The guy is just out of control.
Lashing out at his critics last Monday, Rodrigo Duterte flashed a dirty finger at the cameras. And as with the case of his daughter beating up a local sheriff, he offered no apologies for it. In fact, when the local media told him that the Department of Human Rights wanted him sanctioned for it, he flashed the finger again. It was freedom of expression, he said. “It is a sign of anger, it is a sign of extreme disgust. It means galit ako sa iyo,” he said, and spat out expletives to go along with that explanation.
I haven’t written about the Sara Duterte incident simply because others have already done a good job of it. Our editorials especially, which have given a very good perspective on it. The mayor’s wrath was not unprovoked, but her response was thoroughly disproportionate. Beating up a sheriff because he was overeager to demolish shanties does not make things better, it makes them worse. A lot, lot worse.
It shows a public official who is judge, jury and executioner. Or judge, jury and thug.
And now, this.
I know that Sara Duterte’s tough-guy stance has met with a good deal of support in Davao. I know Rodrigo Duterte’s tougher-guy antics have met with a good deal of support in Davao. I know father and daughter are fairly popular in Davao. That has got nothing to do with it. Some things are not a matter for public acclamation. Some things may not be put to a vote. Some things are a matter of right and wrong. Burying Marcos in the Libingan ng mga Bayani is one of them. Condoning behavior like this in a public official is another. It is wrong. There are no ifs, ands or buts about it.
At the very least, it is one thing to be irreverent, it is another to be crass. It is one thing to be tough, it is another to be abusive. You can’t see the difference between the two, you do not deserve public office, you deserve jail. Or time in a ladies’ polishing school.
Freedom of expression? How long do you think someone who flashes a dirty finger at Rodrigo Duterte in Davao City to suggest anger and extreme disgust at him will remain free? In fact how long do you think someone who flashes a dirty finger at Rodrigo Duterte in Davao City to say “galit ako sa ’yo,” will remain on this earth? That freedom is completely one-way. It is Rodrigo Duterte’s freedom to say, “F-k you,” to the world. It is not the world’s freedom to say, “F-k you,” to him.
Courtesy is not there simply because people invented it out of having nothing better to do, it is there to make communication possible. It is there to make dialogue possible. It is there to make reasonable argument possible. Courtesy from public officials is not demanded simply because polite society wants its pound of flesh, it is there to make public discourse possible. It is there to make public policy possible. It is there to make governance possible.
Rodrigo Duterte may no more flash a dirty finger at the world, or indeed the very thing the finger is supposed to represent, than Gloria Macapagal-Arroyo may flash whatever she wants to flash at the world to propose that she is angry, disgusted, galit ako. Though in her case, it would be completely superfluous, her very rule was a metaphorical flashing of the dirty finger at her compatriots. The same can now be said of Duterte’s rule.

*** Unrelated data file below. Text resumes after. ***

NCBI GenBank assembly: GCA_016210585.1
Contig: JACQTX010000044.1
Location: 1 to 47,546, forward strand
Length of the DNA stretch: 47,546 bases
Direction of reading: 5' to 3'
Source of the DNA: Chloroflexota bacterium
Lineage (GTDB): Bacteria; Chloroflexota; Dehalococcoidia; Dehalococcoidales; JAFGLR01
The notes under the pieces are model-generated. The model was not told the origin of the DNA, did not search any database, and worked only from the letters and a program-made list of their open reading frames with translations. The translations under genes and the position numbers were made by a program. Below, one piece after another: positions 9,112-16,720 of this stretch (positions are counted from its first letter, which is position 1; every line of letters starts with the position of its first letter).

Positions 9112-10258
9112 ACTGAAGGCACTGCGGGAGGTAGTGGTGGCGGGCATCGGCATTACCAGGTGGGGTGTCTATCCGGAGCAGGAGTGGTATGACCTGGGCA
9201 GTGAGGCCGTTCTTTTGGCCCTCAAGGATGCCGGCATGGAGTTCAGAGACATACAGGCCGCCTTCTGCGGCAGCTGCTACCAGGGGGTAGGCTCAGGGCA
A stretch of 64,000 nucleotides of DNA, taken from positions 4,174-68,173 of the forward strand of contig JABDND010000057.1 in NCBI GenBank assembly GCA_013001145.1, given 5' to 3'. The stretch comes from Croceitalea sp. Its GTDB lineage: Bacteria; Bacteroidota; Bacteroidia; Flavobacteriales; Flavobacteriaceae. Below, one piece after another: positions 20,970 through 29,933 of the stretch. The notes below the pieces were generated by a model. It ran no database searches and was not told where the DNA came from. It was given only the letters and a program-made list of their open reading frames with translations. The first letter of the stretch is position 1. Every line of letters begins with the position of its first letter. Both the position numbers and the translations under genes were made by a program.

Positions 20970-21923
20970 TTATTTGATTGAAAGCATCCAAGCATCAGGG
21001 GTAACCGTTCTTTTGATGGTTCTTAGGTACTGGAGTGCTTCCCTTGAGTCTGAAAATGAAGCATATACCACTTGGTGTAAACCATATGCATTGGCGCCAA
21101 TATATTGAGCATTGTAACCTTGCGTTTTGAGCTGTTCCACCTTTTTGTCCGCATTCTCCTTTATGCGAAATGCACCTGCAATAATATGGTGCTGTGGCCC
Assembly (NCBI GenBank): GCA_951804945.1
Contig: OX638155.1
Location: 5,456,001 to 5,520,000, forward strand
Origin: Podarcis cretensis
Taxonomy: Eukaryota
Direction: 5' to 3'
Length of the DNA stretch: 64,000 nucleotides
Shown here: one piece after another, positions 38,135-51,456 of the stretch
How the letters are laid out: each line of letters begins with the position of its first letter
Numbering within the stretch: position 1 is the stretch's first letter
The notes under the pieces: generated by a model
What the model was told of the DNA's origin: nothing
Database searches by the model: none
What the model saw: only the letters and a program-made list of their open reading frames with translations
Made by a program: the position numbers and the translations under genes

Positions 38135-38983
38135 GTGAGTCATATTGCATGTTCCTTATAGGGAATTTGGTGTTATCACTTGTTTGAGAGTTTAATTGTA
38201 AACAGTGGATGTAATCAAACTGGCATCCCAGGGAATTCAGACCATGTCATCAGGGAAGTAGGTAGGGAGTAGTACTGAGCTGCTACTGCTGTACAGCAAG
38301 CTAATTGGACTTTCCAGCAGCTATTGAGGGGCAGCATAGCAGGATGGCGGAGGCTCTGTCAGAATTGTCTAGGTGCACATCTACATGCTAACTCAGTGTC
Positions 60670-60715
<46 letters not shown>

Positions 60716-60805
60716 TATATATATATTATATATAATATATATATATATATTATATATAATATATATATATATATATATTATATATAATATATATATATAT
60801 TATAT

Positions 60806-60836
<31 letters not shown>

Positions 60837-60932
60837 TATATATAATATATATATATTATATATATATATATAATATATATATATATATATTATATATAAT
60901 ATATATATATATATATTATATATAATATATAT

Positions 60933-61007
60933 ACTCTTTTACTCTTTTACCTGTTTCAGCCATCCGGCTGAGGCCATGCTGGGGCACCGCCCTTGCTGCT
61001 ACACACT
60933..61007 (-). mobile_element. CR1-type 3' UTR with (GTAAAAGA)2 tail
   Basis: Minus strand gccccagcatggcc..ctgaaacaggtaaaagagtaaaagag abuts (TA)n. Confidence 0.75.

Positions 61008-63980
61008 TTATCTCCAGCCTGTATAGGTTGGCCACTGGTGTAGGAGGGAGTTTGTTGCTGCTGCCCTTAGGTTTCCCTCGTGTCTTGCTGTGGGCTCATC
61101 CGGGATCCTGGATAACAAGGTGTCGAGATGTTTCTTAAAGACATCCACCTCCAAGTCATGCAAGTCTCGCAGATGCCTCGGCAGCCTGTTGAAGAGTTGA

I grant a good deal of this country is ungovernable and you have to show machismo, or cojones as the Mexicans say, to tame the lawless places, if not indeed to merely get by. But the principle has always been, “Walk quietly and carry a big stick.” It has never been, “Walk noisily and carry a small dick.” The latter is the principle behind painting the doors of suspected drug pushers red, pushing the bodies of dead criminals into empty oil drums with signs that say “Huwag tularan” and dropping them into rivers, and making sigas and other lowlife disappear from the face of the earth. That doesn’t make things better, that makes things worse.
We know that from the long nightmare we’ve had in the not so distant past. Ferdinand Marcos also made crime disappear immediately after declaring martial law. Suddenly the students were no longer marching in the streets, suddenly the kids were coming home early and no longer smoking joints courtesy of a curfew and harsh anti-drug laws, suddenly the youth were no longer sporting long hair, the thing being punishable by an ROTC haircut and an overnight sojourn in Camp Aguinaldo cutting grass. Parents loved it and wondered how long martial law would last.
Suddenly, a Chinese drug pusher was lined up against a wall and shot to death as a warning to all criminals that this was the fate that awaited them if they defied martial law. Suddenly, the sirens were quiet in the night, wailing only in sudden spurts, the police cars probably chasing down an activist or two who hadn’t yet come to terms with the new world and was painting a protest sign on a wall. Suddenly the crime rate dropped to near-zero. The residents of the Greater Manila area loved it and wondered how long martial law would last.
Well, martial law lasted a decade and a half. With results so catastrophic the country is still reeling from them. And eventually crime came roaring back with a vengeance. There is another principle here, and a far more obdurate one:
Power corrupts, and absolute power corrupts absolutely.
To those in Davao City and elsewhere who say, “We don’t mind that Rodrigo Duterte is an SOB so long as he’s our SOB,” think again. The next time you extol the virtues of a Dirty Harry or a Dirty Rudy, mind that the last dirt you could see could be, like martial law, the one being shoveled up your ass, or face.
While you lie in your hole in the ground.
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